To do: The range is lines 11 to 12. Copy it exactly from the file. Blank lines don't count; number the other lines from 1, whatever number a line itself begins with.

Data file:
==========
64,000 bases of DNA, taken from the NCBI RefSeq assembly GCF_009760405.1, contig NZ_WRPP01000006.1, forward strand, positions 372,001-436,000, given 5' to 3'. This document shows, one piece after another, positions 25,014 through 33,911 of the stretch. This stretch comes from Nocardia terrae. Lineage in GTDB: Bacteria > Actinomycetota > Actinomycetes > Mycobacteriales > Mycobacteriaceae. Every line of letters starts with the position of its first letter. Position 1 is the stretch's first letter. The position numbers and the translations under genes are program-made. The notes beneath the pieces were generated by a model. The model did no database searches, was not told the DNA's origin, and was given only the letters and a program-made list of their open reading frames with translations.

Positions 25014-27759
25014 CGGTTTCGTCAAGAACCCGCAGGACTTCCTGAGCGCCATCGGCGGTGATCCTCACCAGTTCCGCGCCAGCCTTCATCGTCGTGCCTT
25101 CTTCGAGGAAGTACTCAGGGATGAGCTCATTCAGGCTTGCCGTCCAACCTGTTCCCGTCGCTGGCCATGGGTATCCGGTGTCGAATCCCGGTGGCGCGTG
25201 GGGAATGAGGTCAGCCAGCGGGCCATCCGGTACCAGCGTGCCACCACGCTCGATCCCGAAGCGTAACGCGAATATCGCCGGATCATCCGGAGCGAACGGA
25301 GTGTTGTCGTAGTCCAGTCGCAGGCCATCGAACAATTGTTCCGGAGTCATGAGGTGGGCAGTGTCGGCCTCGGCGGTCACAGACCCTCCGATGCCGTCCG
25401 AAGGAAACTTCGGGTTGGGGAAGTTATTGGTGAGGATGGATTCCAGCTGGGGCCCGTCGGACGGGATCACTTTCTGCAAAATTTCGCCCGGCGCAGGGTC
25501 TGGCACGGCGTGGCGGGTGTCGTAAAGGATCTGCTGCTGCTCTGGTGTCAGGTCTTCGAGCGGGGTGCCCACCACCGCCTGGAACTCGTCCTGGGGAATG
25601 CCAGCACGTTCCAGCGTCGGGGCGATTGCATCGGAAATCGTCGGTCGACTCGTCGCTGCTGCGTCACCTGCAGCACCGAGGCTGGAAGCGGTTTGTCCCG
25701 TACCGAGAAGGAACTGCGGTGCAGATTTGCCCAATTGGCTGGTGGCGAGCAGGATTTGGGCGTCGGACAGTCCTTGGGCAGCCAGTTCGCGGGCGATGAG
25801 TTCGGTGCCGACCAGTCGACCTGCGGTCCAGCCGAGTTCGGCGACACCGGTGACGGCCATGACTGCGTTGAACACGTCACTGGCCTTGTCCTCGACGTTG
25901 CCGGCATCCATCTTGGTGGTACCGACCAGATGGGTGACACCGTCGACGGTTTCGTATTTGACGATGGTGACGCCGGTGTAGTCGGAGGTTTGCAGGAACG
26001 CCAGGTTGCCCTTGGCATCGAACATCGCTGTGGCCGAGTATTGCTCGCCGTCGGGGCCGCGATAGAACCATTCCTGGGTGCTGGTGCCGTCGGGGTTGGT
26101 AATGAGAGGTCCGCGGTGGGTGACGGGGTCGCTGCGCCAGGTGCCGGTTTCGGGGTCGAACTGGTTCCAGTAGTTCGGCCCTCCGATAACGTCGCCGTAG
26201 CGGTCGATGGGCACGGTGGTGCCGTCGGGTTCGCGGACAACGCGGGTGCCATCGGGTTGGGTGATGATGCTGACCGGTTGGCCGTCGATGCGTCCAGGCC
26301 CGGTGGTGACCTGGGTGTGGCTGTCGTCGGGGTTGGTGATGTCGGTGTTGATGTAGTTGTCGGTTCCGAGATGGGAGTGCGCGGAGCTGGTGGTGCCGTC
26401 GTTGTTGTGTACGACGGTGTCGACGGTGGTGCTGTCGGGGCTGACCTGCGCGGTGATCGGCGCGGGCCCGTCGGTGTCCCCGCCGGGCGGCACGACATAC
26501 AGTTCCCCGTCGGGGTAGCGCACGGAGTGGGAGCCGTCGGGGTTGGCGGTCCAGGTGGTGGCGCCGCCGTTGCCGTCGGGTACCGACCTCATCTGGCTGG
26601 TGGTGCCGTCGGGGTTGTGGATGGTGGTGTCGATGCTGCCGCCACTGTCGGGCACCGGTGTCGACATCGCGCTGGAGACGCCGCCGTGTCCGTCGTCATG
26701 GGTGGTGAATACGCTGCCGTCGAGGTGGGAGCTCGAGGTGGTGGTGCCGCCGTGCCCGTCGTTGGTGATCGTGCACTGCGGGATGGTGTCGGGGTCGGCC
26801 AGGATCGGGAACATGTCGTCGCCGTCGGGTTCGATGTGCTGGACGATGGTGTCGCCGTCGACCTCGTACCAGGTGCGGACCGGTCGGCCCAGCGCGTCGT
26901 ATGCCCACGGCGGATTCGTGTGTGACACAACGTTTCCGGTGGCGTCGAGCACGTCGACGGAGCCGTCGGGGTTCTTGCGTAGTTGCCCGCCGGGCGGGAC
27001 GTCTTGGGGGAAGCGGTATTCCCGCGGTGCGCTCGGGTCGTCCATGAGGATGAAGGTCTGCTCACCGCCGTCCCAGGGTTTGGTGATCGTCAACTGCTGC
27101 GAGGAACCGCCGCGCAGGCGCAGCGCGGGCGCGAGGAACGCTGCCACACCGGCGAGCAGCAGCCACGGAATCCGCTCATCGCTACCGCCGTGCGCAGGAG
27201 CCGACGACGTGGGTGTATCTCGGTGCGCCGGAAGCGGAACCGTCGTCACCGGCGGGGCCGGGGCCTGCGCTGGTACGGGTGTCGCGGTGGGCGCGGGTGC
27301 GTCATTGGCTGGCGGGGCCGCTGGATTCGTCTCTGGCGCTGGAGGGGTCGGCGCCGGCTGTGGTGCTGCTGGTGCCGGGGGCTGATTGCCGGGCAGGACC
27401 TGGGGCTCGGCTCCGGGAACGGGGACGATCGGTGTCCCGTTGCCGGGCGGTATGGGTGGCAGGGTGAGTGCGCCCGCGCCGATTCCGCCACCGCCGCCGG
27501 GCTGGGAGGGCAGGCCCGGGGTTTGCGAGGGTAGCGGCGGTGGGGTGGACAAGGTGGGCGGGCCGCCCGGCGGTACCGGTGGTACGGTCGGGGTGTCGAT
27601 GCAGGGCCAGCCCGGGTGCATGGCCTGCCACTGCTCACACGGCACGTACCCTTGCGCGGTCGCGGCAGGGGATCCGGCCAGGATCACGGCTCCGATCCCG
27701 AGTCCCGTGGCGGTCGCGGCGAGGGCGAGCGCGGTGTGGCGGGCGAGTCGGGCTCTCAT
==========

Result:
25801 TTCGGTGCCGACCAGTCGACCTGCGGTCCAGCCGAGTTCGGCGACACCGGTGACGGCCATGACTGCGTTGAACACGTCACTGGCCTTGTCCTCGACGTTG
25901 CCGGCATCCATCTTGGTGGTACCGACCAGATGGGTGACACCGTCGACGGTTTCGTATTTGACGATGGTGACGCCGGTGTAGTCGGAGGTTTGCAGGAACG